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CHRISTMAS MESSAGE 2019: Archbishop Costelloe: The beauty of our faith is a gift to be shared


Archbishop Timothy Costelloe pictured at St Pius X Primary School to present the Archbishop's Spirit Award on 15 November 2019. Photo: Ron Tan.

By Most Rev Timothy Costelloe SDB, Archbishop of Perth

As we celebrate Christmas 2019, we look back on a year that has brought many challenges for us all. Some of those challenges are deeply personal and private to each one of us; others, I am sure, reflect our concerns for the society in which we live and the Church to which we belong. This is true every year, of course.

We are all richly gifted, but still flawed and imperfect people. We live in what is often called the “lucky country” but that luck, or rather the rich blessings of Australia, are not shared by everyone. And we belong to Christ’s Church, the Church he promised to be with until the end of time, but a Church which is made of up frail and sinful people who can so easily turn their backs – our backs – on the presence of the Lord among us.

This season of Advent, and celebration of the birth of Jesus at Christmas, present us with an opportunity to celebrate all the richness with which God fills our lives, but also to acknowledge the many ways in which we fail to make good use of the blessings God offers us.

Christmas can be a time of renewal, a celebration of our faith and most importantly, a reminder of the immense love God has for each one of us. All of this, of course, is focussed on the person of Jesus, God among us as one of us.

In his first homily as Pope, St John Paul II, who was canonised just five years ago, appealed to those listening not to be afraid to welcome Christ into their lives and accept his love and his grace.

“Do not be afraid,” the Pope said. “Open wide the doors for Christ.” He alone knows what is in you – he alone knows it.

The words “Do not be afraid” run like a refrain through the whole of the Christmas story. They are the words spoken to Zechariah when an angel appears to him to tell him that he and his wife, even in their old age, are to have a son who will become known as John the Baptist.

The same words are spoken to Mary when the Angel Gabriel is sent to ask her to be the mother of the saviour. Joseph hears those words when he is reassured that he should accept Mary as his wife, and the shepherds hear them when they are told of the birth of Jesus in Bethlehem.

Throughout the course of his life, Jesus will constantly reassure his disciples with the same words – and when he appears to them after his resurrection, his first words are “do not be afraid”.

In a sense, these words are easy to say, but not always easy to believe. When the Angel Gabriel spoke them to Mary, they were a response to Mary’s fear and her confusion as she was confronted by what God was asking of her.

The words only made sense to her when she listened to some further words of the angel: “the Holy Spirit will come upon you and the power of the Most High will cover you with its shadow”.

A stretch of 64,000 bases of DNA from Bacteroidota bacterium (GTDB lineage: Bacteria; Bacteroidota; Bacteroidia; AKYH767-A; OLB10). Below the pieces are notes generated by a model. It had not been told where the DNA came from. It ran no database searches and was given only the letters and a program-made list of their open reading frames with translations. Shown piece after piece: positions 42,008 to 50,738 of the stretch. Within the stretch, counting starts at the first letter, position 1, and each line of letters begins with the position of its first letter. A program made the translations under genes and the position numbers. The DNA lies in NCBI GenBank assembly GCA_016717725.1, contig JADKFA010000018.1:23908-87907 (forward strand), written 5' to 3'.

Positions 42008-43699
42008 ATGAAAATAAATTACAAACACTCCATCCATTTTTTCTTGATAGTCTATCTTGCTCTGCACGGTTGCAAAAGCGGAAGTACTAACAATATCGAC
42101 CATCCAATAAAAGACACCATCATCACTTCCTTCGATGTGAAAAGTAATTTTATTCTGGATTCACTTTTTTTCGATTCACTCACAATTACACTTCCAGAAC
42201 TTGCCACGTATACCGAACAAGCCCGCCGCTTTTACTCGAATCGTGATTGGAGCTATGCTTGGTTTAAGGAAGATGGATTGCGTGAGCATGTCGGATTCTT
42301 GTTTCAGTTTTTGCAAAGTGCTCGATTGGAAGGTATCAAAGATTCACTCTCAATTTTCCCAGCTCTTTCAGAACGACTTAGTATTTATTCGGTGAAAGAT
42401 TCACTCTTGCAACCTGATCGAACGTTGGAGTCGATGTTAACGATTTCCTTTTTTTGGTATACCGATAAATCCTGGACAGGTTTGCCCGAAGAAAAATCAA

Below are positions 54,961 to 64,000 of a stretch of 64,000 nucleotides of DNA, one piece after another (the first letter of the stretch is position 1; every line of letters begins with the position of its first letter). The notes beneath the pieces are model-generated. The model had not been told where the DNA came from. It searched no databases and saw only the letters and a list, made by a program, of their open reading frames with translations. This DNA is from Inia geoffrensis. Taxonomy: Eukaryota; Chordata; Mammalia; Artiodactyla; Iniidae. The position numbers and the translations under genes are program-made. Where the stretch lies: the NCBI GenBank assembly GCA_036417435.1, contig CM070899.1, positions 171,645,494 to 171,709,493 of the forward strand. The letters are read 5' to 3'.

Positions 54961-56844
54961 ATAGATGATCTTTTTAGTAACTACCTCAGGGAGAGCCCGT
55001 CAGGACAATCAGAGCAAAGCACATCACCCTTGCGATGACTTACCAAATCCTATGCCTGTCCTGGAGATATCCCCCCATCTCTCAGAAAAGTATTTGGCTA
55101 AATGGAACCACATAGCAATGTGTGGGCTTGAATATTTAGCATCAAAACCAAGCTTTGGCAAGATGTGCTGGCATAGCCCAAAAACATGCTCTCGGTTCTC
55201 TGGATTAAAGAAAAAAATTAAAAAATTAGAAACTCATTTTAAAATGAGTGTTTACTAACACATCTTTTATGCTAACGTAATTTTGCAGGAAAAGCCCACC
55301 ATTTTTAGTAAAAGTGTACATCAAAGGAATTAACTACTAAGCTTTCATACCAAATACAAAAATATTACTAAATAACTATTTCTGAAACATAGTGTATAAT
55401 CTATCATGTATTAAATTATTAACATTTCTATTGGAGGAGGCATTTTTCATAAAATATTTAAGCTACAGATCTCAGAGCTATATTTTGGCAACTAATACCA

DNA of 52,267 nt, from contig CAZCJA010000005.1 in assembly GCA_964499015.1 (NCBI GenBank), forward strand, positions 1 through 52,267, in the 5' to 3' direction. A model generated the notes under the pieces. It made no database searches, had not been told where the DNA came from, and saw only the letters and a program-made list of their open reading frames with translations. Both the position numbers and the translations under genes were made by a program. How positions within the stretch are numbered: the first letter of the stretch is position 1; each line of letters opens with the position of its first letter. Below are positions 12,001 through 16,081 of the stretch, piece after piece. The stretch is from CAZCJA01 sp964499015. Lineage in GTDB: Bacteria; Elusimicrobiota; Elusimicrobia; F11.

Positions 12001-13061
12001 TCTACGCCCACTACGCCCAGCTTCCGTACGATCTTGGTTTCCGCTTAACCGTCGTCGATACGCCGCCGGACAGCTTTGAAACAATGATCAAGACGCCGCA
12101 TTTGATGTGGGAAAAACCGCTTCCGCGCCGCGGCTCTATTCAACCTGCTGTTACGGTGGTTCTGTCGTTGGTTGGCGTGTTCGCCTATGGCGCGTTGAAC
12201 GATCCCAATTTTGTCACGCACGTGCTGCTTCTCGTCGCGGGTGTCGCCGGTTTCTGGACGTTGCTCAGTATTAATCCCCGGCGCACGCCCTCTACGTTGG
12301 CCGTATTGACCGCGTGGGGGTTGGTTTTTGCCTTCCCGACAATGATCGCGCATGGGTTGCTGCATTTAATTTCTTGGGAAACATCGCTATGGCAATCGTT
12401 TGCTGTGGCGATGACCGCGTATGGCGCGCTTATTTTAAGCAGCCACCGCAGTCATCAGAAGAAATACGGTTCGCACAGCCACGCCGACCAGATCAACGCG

Believing those words, Mary was finally able to give her “yes” to God’s plan. It was because she realised that she could rely on God rather than on herself that Mary could say, I am the handmaid of the Lord. Let what you have said be done to me.

What was true for Mary can also be true for us. Even though Christmas can be a busy time, it does present us with an opportunity for reflection on who we are individually as Christians and together as a Christian community at the service of our wider society.

If Saint John Paul II is right, and it is only Christ who fully knows us, both in our giftedness and our brokenness, then time spent with him, celebrating his birth and all that flows from it, will be richly rewarding.

We will know ourselves to be deeply loved by God and this realisation, as it grows within us, will be the source of that inner peace about which our Christmas carols so often speak.

At the same time, we will become more and more conscious of the privilege and responsibility we have of being signs and bearers of God’s love for others. The beauty of our faith is a gift to be shared, not a possession to be hoarded.

As we share this gift, through the witness of our lives and the practical care we show for those in need, we will be together the living sign of the Lord’s ongoing presence in the world. In this way, too we will experience that true peace that only God can give.

Do not be afraid. Open wide the doors for Christ. As he once came to Bethlehem so long ago, he comes again today. We will celebrate his coming at Christmas. May our eyes be open to recognise his face. May our ears be open to hear his voice. May our hearts be open to welcome him with love.

I pray that this time of Advent and Christmas will bring you, your families and your friends great joy, that the new-born Christ will keep you all safe, and that you have a happy and holy Christmas and a peaceful beginning to the year which lies ahead.

Happy Christmas.

To watch Archbishop's Christmas Message, Click Here